In summary, predictions for major fish groups in the WBS suggest a continuation of low biomass and catch, and a decline with potential loss of harbour porpoises under the BAU scenario. Fishing at FMSY rebuilds all stocks except flatfish, albeit with lower biomass levels compared to the subsequent two scenarios. Fishing at half FMSY shows the best rebuilding of biomass for all commercial species but herring, which exhibits the largest stock size with EBFM (Table S12). This may be attributed to an increase in biomass of predators such as harbour porpoise and cod, or derive from the competition between sprat and herring. The EBFM scenario accounts for the need to reduce fishery impact on key species such as herring and sprat. Herring, in particular, shows the highest keystone index value as a single fish species transporting matter from the low trophic levels to predators feeding towards the top of the trophic chain (Figure S4). Under the EBFM scenario, there is good development of biomass both for cod and herring, and to a lesser extent for sprat. Moreover, cod and herring catches increase significantly in 2050 compared to average values of the period 2015-2019 (68% and 50% more, respectively). Catches of flatfish slightly increase (+18%) compared to the average value in the period 2015-2019, but with largely reduced fishing effort and thus lower cost of fishing. Flatfish exhibit a decrease of stock size while sprat is the only group experiencing a decline in catches. Values of biomass recorded for EBFM are all higher than in the FMSY scenario while all catches found with FMSY outscore those of EBFM. Stock size and catch of all fish groups are similar when comparing EBFM to the half FMSY scenario and only herring shows higher values for both biomass and catch in the EBFM scenario.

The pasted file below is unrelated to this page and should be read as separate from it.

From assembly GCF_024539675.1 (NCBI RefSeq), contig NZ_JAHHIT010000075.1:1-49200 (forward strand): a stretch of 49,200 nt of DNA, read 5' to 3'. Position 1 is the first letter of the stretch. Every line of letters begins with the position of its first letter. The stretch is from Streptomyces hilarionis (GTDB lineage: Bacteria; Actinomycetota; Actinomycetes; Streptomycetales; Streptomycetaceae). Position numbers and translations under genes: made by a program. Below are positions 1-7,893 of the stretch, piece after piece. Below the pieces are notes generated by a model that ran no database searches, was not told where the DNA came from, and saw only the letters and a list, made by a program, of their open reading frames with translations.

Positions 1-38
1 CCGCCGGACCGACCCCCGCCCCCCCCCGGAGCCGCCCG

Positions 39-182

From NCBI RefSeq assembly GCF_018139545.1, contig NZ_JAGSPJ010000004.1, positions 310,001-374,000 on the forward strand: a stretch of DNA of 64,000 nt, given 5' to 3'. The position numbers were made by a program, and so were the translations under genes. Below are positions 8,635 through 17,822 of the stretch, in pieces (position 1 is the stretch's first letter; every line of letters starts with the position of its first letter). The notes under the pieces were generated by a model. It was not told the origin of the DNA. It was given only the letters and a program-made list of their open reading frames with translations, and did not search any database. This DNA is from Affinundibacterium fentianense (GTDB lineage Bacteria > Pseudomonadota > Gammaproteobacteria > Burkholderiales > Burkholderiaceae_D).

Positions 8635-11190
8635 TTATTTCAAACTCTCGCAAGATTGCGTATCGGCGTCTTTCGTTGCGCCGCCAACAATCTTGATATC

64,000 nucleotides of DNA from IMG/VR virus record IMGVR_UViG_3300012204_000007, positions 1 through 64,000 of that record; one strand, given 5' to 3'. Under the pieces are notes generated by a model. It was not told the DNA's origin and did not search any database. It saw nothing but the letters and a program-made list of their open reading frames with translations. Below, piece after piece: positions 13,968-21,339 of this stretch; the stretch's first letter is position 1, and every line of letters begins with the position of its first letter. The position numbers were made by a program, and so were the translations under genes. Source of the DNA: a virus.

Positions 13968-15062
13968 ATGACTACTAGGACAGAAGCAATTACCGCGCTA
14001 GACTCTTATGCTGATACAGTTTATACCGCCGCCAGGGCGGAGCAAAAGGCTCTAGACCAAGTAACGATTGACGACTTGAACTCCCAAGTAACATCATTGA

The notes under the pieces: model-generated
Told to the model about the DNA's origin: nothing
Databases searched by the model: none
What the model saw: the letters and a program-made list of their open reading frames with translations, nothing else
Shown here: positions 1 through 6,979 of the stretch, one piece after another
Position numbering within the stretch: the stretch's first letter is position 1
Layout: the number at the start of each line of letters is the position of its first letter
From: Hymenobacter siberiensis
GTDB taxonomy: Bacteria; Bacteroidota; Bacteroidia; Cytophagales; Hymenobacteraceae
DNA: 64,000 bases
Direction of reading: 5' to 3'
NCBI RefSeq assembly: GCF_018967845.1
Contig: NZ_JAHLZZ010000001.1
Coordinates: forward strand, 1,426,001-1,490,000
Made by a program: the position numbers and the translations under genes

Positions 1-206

3.2.2 Exploring ecosystem development under multiple stressors